Get access to the common mistakes students make in their A-Level physics exams. Inspired by The Examiner's reports this is an un-missable opportunity to find out where precious marks are dropped.
As humans we don't consciously go in for selective breeding. We just follow our romantic feelings.
Usually this works out fine. However, there are occasions when people discover that one of their genes actually gives rise to an inherited disease.
It is helpful for a couple to know how likely they are to pass on these 'bad' alleles to any children they might have.
Let's look at some of the common diseases that can be inherited.
Sufferers of this disease produce a thick, sticky mucus which coats their airways and lungs. If it is not cleared by daily massage and physiotherapy, and treated with antibiotics, the person can get serious chest infections.
The cause of the disease was discovered in 1989 as being a recessive allele. This allele is carried by about 1 in 20 of people.
Let's call the recessive allele c and the dominant, normal allele C.
If a person is heterozygous (Cc) then they are a carrier but have a normal phenotype, they don't develop cystic fibrosis but can pass it on to their children.
What happens if a carrier (Cc) and a 'normal' person (CC) want to have children?
It works out that half of the children will be 'normal' and half will be 'carriers' of the cystic fibrosis gene. So none of the children will actually develop the disease.
But what happens if another two carriers wanted to have children?
There is a 1 in 400 chance that two carriers will meet and have children.
Would that make a difference to their children's chances of developing the disease?
One in four children (25%) would be cystic fibrosis sufferers and half (50%) would be carriers. Not great odds. But potential parents can be warned of them.
If the chances of two carriers having children is 1 in 400. And the chances of a child having cystic fibrosis is 1 in 4.
Haemophilia is a famous blood disease. Its fame comes from the children of Queen Victoria and their offspring.
The symptoms are that blood fails to clot. The smallest wound or tooth extraction can prove fatal. A bump will not lead to a bruise but large, internal bleeding.
Nowadays sufferers are treated with a protein extracted from the blood of donors. Regular injections of clotting factor 8 can allow the patient's blood to clot normally.
The genetic basis of the disease is that the damaged allele occurs on the X sex chromosome.
Therefore it is sex-linked.
The normal blood-clotting allele is dominant and is shown as H. The recessive allele that causes Haemophilia is shown as h. (It doesn't matter really what letter is used, just as long as everyone is clear about what you are describing).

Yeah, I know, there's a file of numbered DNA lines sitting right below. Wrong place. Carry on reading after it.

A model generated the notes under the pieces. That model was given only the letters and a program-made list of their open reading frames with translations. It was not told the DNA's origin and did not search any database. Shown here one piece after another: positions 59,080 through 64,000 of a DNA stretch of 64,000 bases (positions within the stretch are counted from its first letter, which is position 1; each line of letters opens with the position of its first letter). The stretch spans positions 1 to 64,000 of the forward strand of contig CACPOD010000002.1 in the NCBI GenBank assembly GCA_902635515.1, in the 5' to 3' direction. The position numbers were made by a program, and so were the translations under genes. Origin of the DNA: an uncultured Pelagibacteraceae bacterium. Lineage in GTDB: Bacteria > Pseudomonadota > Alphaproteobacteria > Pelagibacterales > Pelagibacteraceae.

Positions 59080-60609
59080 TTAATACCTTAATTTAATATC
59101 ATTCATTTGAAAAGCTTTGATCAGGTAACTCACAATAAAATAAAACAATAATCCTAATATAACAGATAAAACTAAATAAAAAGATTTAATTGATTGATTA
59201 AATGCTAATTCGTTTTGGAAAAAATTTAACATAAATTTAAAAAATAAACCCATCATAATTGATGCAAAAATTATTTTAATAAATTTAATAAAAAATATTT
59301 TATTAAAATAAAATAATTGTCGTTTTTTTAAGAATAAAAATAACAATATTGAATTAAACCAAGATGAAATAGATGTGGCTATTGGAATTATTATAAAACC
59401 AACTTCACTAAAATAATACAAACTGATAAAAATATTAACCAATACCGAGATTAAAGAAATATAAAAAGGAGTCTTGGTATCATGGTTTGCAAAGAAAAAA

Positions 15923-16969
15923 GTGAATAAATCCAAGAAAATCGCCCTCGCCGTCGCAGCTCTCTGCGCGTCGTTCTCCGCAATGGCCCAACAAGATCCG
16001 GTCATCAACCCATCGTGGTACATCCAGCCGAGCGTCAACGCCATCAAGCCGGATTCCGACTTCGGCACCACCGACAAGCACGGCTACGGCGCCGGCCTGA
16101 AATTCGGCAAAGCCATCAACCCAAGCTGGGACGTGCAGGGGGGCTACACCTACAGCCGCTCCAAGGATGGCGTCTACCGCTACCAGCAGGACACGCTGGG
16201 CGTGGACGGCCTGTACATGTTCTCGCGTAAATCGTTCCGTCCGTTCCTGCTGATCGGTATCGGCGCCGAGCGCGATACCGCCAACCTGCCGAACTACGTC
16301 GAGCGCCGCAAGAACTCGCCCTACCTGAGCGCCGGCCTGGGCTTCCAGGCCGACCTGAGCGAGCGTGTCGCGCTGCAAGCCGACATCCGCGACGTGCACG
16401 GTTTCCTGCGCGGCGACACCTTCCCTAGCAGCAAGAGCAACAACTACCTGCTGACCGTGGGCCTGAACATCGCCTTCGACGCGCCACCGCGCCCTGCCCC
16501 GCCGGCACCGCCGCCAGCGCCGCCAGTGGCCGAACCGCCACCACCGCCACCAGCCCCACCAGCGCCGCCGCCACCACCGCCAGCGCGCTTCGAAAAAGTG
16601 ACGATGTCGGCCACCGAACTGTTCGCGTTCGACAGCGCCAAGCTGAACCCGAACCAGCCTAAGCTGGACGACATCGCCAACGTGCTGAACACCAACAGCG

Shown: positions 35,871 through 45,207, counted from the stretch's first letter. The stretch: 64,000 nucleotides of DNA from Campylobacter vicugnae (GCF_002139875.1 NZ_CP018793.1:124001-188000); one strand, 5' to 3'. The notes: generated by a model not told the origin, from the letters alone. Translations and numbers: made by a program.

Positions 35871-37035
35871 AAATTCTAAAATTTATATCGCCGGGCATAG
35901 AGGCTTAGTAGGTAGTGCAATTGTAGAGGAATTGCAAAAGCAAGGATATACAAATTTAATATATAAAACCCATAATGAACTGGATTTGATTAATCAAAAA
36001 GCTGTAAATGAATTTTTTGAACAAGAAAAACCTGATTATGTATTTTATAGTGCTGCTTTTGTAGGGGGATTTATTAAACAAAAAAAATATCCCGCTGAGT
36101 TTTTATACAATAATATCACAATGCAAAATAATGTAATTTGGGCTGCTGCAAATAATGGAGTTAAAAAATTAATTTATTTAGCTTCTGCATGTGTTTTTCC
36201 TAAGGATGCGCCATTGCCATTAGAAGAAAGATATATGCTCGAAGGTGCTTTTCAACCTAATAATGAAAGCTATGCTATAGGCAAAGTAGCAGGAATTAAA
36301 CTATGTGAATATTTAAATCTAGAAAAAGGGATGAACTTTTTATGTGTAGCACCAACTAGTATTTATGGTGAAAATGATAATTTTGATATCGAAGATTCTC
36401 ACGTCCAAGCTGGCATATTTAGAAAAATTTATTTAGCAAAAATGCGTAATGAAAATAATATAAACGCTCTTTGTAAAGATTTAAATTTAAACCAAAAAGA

There are five possible combinations of the defective allele with the sex chromosomes. They are shown together like this for clarity:
In 2 cases the 'h' allele is not involved and so the people have normally clotting blood.
When a woman is heterozygous for the allele she will be an unaffected 'carrier'.
A man who has the 'h' allele on his single X chromosome will have the disease.
A woman who was homozygous for the 'h' allele would have the disease, but they never develop.
What happens if a female carrier had children with a normally clotting man?
Therefore a woman carrier has a 1 in 4 chance of an affected child. Risky odds!
This inherited disease causes the red blood cells to change from their usual round shape to become pointed like a sickle.
This shape change means that they get stuck in blood vessels and cannot pick up oxygen properly from the lungs.
The allele responsible for it is a recessive one just as in haemophilia. Again you get carriers but this time the 'wrong' allele is not on a sex chromosome.
What happens if two carriers were to have children?
They would have a 1 in 4 chance of a child being a sickle cell sufferer.
Sufferers usually die young, before they can reproduce.
Why doesn't the allele just die out?
By a strange quirk being heterozygous (Ss) for the gene gives some protection against malaria.
Since the carriers escape suffering from this serious and possibly lethal disease of malaria they live and reproduce, therefore passing on the sickle cell allele to another generation.
This is also known as Huntington's Disease. Chorea means dancing, that's where we get the word choreography.
The symptoms of Huntington's chorea are a series of uncontrolled, dance-like movements which do not appear until the sufferer is in their forties. There is also a severe mental damage which gets worse with increasing age.
Unusually the disease is caused by a dominant allele. So, if you look at the case of a sufferer who has children with an unaffected person:
There is a 50% chance that any children will suffer with this disease. Very bad odds!
Any person with one gene will be a sufferer and a carrier.
If two of these had children 75% of them would get the disease! Horrible odds!
Unlike the previous examples, Down's syndrome is caused by having an extra whole chromosome.
Therefore, Down's syndrome is a mutation in which an extra chromosome 21 is passed into the same egg cell during meiosis. (The other egg cell created during the same meiotic division will have no chromosome 21 at all).
If the egg cell with two chromosomes 21 becomes fertilised, the zygote will end up with three chromosomes 21. It will have a total of 47 chromosomes instead of the usual 46. This causes Down's syndrome.
The main effects of this syndrome are that the person has a lower mental ability and are more susceptible to certain diseases. Sadly they tend to die quite young at about thirty years old.